I recently had the pleasure of sitting with a group of women days before their ordination as Reform rabbis. On that magical cusp between school and new career, they were filled with pride and anticipation. Five years of hard work were coming to an end and the next chapters of their lives were rapidly unfurling. They spoke excitedly of their new positions in congregations and organizations; they showed off pictures of new homes and offices.
As we sat in celebration and reflection, I asked them about the experience of customizing their s’michah documents, the certificate received at the ordination ceremony. For the first time in forty-four years, the women ordained by Hebrew Union College-Jewish Institute of Religion (HUC-JIR) 1) will receive certificates to document their ordination that are completely equal to the ones bestowed on their male classmates and 2) will have the choice of their Hebrew title. While this event will slip by largely unsung, it is historic and significant.
In 1972, the momentous ordination of Rabbi Sally Priesand, the first woman ordained by a seminary, was celebrated throughout the world. As many fêted this significant step forward for Jewish feminism, it was not noted that Rabbi Priesand received a slightly different s’michah document than her male classmates. Archival evidence, as well as the fact that some of her seminary professors refused to sign her certificate, point to the fact that the new language created for her singular s’michah was born out of great discomfort with a woman being ordained rabbi.
The ordination documents of male and female Reform rabbis have an English and Hebrew side. They are not direct translations of each other. On that historic day, Rabbi Priesand was handed an empty tube, as the faculty took so long to debate the content of her certificate’s Hebrew side. Weeks later when she did receive it, the world was too busy watching her be a rabbi to notice that the title written in Hebrew was significantly different than every other Reform rabbi ordained since 1883. In the English version, all graduates are referred to as rabbi, but in Hebrew Rabbi Priesand was named רב ומורה rav u’morah, while her male classmates were ordained מורנו הרב moreinu harav. The former is a nice title aptly describing what rabbis do, but it lacks majesty and history. The title is pareve, bland. The latter is an historic title used since the 14th century. Its possessive plural, our teacher the rabbi, lends the validation of the community; its provenance gives a nod to the continuity of tradition. This is precisely why, I believe, the Cincinnati HUC-JIR faculty of 1972 avoided extending the title to Rabbi Priesand.
Sometimes inequity is perpetuated because discrepancies blend into our communities, becoming convention. Usually, they are not continued out of malice, but of habit. And so, for forty-three years, Reform women rabbis received ordination certificates containing a tacit slight to the equality of women rabbis. From this year forward, the language has been amended to create complete equality. The new s’michah document is something for the Reform movement to applaud. HUC-JIR adds this step forward to the tremendous transformation of their faculty over the last 20 years to include world class scholars who are women. Now with the process of creating fully egalitarian s’michah language, HUC-JIR is also giving women rabbis the choice of Hebrew title. The new rabbis can pick between using רב rav, the traditional Hebrew word for male rabbi, or רַבָּה rabbah, the emerging word for woman rabbi. Invisibly connecting the Diaspora to Israel, the choice given to the North American ordinees is based on the longstanding approach used by HUC-JIR’s Israeli rabbinical program.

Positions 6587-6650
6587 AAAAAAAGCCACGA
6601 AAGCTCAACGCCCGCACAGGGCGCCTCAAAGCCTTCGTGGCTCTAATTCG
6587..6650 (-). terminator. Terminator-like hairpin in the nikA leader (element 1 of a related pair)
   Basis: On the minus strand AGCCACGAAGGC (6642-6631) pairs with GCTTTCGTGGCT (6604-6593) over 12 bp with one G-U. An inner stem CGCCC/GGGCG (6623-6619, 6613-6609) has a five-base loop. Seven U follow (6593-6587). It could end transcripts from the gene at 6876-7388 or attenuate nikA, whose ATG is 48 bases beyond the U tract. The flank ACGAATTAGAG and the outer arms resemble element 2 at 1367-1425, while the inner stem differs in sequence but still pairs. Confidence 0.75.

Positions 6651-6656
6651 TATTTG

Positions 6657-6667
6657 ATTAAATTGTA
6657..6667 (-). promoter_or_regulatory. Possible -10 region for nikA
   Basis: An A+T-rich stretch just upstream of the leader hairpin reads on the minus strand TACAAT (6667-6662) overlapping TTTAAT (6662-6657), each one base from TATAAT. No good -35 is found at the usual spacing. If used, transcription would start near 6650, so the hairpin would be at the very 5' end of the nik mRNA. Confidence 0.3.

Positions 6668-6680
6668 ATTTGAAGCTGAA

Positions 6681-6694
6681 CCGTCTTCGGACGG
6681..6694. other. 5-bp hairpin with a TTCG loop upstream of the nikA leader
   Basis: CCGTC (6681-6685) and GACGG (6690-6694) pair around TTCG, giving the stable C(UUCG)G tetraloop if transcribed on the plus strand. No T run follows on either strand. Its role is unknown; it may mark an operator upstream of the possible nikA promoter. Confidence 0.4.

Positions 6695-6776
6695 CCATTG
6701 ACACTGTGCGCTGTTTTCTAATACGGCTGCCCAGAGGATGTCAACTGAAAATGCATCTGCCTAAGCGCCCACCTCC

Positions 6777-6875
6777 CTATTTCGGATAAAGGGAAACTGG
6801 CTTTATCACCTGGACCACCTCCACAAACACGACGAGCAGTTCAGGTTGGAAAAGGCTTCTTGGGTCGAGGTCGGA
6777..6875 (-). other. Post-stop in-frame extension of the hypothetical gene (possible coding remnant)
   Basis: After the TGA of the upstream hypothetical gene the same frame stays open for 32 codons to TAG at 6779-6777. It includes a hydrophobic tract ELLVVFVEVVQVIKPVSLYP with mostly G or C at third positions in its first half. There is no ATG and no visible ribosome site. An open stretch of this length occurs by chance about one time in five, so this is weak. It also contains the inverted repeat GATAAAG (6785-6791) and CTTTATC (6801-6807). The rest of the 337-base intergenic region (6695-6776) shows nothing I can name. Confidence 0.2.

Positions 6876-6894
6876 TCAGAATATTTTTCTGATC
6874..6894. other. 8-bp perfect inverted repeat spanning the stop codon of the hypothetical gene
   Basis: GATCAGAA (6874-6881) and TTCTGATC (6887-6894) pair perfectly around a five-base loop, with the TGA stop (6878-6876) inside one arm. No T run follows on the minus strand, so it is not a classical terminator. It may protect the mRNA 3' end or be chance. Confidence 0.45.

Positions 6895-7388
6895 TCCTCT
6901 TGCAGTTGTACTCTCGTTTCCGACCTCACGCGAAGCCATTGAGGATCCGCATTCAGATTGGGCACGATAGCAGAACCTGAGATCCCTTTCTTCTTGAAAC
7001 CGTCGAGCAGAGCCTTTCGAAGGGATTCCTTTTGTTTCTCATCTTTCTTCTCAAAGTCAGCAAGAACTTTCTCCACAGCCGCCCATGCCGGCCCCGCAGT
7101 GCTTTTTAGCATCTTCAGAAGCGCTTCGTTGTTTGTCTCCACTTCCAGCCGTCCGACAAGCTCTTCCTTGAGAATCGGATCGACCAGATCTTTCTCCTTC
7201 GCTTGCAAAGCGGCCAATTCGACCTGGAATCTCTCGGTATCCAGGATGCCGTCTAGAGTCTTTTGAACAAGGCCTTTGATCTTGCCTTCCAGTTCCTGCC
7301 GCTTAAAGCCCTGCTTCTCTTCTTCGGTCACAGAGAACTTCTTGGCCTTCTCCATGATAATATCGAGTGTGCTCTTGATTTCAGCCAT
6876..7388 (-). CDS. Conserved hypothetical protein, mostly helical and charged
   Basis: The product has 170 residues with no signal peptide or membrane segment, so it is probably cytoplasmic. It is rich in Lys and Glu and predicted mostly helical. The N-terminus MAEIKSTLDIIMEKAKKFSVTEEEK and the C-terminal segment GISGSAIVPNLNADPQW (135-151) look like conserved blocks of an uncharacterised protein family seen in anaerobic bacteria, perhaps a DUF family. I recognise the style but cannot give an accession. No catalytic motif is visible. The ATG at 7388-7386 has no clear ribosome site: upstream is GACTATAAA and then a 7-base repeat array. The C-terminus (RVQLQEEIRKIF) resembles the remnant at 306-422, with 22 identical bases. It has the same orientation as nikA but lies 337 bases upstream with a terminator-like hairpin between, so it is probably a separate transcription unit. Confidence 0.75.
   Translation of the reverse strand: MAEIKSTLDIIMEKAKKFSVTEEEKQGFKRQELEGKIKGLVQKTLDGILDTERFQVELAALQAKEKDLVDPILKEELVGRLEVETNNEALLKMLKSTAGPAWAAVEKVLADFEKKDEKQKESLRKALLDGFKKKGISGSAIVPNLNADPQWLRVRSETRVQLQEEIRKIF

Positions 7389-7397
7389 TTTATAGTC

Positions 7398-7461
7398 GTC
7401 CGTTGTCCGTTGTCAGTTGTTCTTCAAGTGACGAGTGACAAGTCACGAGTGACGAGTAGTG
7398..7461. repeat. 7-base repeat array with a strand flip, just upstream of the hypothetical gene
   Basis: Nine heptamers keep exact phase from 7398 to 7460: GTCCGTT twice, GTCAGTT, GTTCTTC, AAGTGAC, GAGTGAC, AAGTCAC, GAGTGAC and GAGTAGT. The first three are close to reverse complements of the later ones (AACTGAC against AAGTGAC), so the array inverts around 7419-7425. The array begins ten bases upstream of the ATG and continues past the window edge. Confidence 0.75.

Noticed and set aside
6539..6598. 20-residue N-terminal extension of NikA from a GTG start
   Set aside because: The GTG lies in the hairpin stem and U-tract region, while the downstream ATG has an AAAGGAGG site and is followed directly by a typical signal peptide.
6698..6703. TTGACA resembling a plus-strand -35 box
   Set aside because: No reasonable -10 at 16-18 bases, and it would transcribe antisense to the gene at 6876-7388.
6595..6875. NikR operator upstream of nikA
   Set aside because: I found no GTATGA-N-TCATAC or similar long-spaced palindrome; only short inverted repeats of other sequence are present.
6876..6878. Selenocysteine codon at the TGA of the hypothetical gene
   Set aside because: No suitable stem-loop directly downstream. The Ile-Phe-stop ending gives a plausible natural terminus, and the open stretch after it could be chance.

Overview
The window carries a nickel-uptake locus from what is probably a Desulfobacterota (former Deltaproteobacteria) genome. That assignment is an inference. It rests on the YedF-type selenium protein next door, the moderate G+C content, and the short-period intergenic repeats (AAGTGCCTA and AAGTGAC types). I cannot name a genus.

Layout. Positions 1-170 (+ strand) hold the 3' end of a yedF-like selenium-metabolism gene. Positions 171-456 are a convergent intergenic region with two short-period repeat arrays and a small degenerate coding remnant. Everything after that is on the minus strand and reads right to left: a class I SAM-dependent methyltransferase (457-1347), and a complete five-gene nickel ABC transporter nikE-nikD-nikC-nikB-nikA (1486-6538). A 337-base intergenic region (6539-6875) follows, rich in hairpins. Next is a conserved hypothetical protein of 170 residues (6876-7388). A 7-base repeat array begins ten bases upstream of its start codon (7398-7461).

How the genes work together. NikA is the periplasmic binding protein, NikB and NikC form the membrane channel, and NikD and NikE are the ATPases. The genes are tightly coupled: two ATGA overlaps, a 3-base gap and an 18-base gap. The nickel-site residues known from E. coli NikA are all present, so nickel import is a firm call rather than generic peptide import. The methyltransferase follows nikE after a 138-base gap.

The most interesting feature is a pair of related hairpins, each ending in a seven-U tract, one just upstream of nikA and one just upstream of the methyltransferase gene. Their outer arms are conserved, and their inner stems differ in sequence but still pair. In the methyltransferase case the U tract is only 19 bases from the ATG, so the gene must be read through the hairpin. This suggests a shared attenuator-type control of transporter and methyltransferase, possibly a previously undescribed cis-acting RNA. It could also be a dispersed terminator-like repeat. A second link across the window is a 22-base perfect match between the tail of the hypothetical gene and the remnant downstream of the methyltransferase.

The soon-to-be rabbis described their reasons for picking their titles. Some explained that they wanted to be referred to as רב rav in order to be completely equal to their male counterparts. They felt it functioned in the manner the word actor does in English. Yet, one woman passionately argued for her choice of רַבָּה rabbah, explaining that with the continued opposition to the nascent group of Orthodox women rabbis, she wanted to stand in solidarity with these colleagues who are beginning to use the title רַבָּה rabbah. It was extraordinary witnessing my new colleagues’ passionate exchange. Perhaps, the choice of Hebrew title will be taken for granted in a few years, but for now there is great excitement over the selection.
As we continued to celebrate the up-coming ordination, the conversation shifted to concerns. While recognizing how much has been accomplished in forty-four years, my new colleagues also spoke of great frustrations, including not knowing if they will be paid equally throughout their careers, if they will need to fight for appropriate family leave, and if they will have opportunities for career advancement unfettered by gender bias. A reflection s’michah document remained unequal because a decision steeped in gender bias became habit. I hope we will continue to step back and read the small print carefully in all matters that impact women in order to eradicate injustice in the rabbinate and our greater society.
Rabbi Mary Zamore is the Executive Director of the Women’s Rabbinic Network, the international organization of Reform women rabbis. She contributed “What’s in a Word? Inequality in the Reform S’michah” to the recently released The Sacred Calling: Four Decades of Women in the Rabbinate, CCAR Press. Rabbi Zamore was recently quoted on this subject in an article by JTA.